In last week’s edition of “Get the Experience to Land the Job” we shared some creative ideas for building your data analysis toolkit. Now, in part five of our series, let’s take a look at how to build some of the experience you’ll need to become a communications professional.
Don't forget, I don't recommend you spin any of the following as professional experience on your resume. Here are ways that I would suggest featuring this somewhat-informal experience to catch the eye of a future employer:
- Make space to include a Relevant Coursework section on your resume.
- Creating a digital portfolio is the perfect way to highlight your newly acquired communication chops.
Take a course, of course!
If you’ve been following this series, you’re used to finding intel on where to take always-amazing and occasionally-free online courses to get your skills up to snuff. As a budding communications professional, there are two key skills that you’ll want to start with (and plenty of others to work on once you’re up and running):
- Being a communications professional isn’t just about writing. It’s about mapping an engaging and effective story arc, and the ability to deliver your message to a variety of audiences and stakeholders. Presentation is just as important as written communication, so be sure that you start practicing communicating across a variety of platforms, in person and on paper. Explore options, both online and in person, for free improv and storytelling workshops.
- Don’t get caught with bad grammar! There’s nothing worse for a hiring manager than reviewing applications for a communications professional position and stumbling across typos and bad grammar. While grammar is always important, if you’re interested in this particular line of work, consider it your life’s goal to nail your hyphens, em dashes, clauses, and the like. Khan Academy is a great way to brush up on your grammar skills, and it’s free! Take advantage of the wide variety of options and areas of focus offered.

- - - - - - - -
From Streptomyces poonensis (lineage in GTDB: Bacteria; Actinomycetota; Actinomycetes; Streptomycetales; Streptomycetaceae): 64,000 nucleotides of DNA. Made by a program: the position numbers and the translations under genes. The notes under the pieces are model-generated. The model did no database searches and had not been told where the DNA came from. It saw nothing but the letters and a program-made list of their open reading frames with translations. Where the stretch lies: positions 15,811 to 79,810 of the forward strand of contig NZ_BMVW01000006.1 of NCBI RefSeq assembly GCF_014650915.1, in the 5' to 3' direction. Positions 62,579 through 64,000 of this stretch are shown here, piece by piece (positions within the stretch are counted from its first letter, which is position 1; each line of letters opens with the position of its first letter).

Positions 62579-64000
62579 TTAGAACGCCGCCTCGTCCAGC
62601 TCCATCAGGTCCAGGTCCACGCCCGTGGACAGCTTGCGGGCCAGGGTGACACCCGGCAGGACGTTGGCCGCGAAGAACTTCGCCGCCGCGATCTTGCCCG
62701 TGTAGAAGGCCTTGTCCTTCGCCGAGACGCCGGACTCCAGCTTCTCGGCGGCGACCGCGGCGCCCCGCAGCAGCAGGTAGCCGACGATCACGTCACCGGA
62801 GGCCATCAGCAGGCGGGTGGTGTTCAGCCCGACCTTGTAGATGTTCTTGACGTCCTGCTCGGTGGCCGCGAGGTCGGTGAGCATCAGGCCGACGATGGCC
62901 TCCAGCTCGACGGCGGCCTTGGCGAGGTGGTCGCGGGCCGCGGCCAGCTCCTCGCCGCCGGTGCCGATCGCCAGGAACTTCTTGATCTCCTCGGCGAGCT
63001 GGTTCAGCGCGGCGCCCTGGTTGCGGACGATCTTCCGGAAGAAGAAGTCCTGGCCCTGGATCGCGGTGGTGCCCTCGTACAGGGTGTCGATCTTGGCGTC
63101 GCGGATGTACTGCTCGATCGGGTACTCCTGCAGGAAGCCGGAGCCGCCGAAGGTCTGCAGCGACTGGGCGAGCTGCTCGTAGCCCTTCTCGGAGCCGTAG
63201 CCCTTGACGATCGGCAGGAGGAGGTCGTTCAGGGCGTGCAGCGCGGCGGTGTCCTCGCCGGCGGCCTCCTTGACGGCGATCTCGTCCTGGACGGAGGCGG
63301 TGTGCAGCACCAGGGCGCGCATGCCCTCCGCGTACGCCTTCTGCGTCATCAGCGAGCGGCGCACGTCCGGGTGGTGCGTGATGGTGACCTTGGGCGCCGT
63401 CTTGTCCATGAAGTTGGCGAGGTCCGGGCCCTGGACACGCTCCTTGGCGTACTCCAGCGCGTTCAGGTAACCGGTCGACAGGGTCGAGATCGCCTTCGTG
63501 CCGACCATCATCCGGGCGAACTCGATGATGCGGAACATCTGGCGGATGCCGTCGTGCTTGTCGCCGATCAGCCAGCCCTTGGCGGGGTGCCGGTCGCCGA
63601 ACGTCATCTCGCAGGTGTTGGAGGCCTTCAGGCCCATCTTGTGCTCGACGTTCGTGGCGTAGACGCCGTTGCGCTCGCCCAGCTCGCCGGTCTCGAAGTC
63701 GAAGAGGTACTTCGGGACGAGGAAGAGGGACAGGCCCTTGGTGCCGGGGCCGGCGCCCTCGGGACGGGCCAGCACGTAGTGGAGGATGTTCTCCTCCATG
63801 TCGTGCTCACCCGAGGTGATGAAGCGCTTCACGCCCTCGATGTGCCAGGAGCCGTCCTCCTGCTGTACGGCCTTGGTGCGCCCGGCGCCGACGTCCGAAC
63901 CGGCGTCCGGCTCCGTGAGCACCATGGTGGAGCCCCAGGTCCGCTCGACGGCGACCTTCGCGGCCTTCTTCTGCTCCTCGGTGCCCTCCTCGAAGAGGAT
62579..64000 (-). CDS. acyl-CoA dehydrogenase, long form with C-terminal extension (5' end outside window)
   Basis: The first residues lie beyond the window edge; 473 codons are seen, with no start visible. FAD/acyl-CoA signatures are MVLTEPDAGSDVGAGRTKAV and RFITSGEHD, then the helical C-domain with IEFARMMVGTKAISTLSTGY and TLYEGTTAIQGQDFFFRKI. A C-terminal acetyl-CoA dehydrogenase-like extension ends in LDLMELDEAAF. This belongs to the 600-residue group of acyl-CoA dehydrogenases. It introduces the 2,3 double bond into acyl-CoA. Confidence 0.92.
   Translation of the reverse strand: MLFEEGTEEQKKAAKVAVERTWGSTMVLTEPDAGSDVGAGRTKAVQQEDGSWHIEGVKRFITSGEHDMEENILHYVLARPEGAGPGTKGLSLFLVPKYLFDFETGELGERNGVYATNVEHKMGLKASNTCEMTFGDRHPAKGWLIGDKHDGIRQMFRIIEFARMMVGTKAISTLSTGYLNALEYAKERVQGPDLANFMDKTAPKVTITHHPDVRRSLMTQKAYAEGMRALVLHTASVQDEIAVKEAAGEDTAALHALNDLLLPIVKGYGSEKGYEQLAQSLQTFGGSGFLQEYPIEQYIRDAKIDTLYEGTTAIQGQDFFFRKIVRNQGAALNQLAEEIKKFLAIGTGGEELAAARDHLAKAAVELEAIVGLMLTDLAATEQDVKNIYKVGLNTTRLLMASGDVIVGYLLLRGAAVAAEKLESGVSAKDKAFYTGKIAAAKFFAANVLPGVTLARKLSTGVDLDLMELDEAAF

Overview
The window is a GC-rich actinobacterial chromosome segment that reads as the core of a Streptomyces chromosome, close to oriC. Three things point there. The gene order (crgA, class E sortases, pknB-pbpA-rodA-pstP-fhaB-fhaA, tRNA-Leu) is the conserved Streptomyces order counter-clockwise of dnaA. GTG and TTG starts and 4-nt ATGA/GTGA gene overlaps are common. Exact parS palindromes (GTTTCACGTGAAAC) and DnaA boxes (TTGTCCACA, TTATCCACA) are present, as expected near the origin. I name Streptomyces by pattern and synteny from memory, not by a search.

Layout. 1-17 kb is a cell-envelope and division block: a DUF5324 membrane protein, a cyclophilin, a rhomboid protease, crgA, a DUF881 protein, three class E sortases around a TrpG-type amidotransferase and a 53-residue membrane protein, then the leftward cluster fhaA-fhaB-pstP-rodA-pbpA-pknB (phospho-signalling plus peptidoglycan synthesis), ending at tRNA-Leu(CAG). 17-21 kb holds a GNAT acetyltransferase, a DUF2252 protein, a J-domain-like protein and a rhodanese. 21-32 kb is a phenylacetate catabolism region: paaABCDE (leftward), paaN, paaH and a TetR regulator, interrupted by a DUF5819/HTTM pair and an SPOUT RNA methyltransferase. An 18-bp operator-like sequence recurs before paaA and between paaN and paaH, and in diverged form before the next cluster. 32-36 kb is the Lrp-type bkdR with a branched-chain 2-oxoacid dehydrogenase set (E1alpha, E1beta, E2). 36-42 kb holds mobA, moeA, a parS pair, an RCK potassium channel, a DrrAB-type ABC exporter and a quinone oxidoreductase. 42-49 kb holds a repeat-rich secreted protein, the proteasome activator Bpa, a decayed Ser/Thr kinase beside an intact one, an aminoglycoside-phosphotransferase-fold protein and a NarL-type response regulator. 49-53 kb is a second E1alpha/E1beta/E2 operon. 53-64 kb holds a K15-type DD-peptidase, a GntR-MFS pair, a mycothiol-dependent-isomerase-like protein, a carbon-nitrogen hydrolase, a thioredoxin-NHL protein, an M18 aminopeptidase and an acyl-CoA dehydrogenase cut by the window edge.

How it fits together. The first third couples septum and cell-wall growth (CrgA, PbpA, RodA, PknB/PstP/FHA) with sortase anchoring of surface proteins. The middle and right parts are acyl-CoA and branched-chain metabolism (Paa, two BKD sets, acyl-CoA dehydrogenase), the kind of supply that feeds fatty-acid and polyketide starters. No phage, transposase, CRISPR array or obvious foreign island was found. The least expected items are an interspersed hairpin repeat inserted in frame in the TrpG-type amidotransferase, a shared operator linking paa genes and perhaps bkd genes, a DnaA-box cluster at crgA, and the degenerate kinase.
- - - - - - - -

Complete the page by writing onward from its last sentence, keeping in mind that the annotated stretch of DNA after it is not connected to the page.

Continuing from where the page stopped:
Launch that digital portfolio or professional website
A digital portfolio can serve several purposes. Sure, it’s a great way to highlight your professional and academic background and offer prospective employers an easy, non-social-media based place to explore your style and credentials. But another benefit of a digital portfolio is that it's a place to put your copywriting skills to work!
While you may opt for a plain old digital portfolio with a page or two encompassing your resume and some examples of your work, you’re a writer! This is a moment to actually create copy for a real website. As you create the copy for your site, however, be proactive about testing to ensure that your content is on point and well-received. Survey friends, family, and visitors to the site by asking them to share feedback on whether they find the copy clear, intuitive, and relevant.
Start a blog
While you’re at it, add a blog to your personal website or portfolio. This is a great platform to for regular content development and storytelling. Plus, as you acquire fans and followers, you can play with email automation, thank-you screens, and email confirmations to really flex your copywriting muscle.
A little intimidated at the idea of putting yourself on the hook for regular content creation? Avoid writer’s block with these writing prompt resources:
- 20 prompts to inspire your next professional blog post from The Muse
- Monthly writing prompts from Nonprofit Marketing Guide
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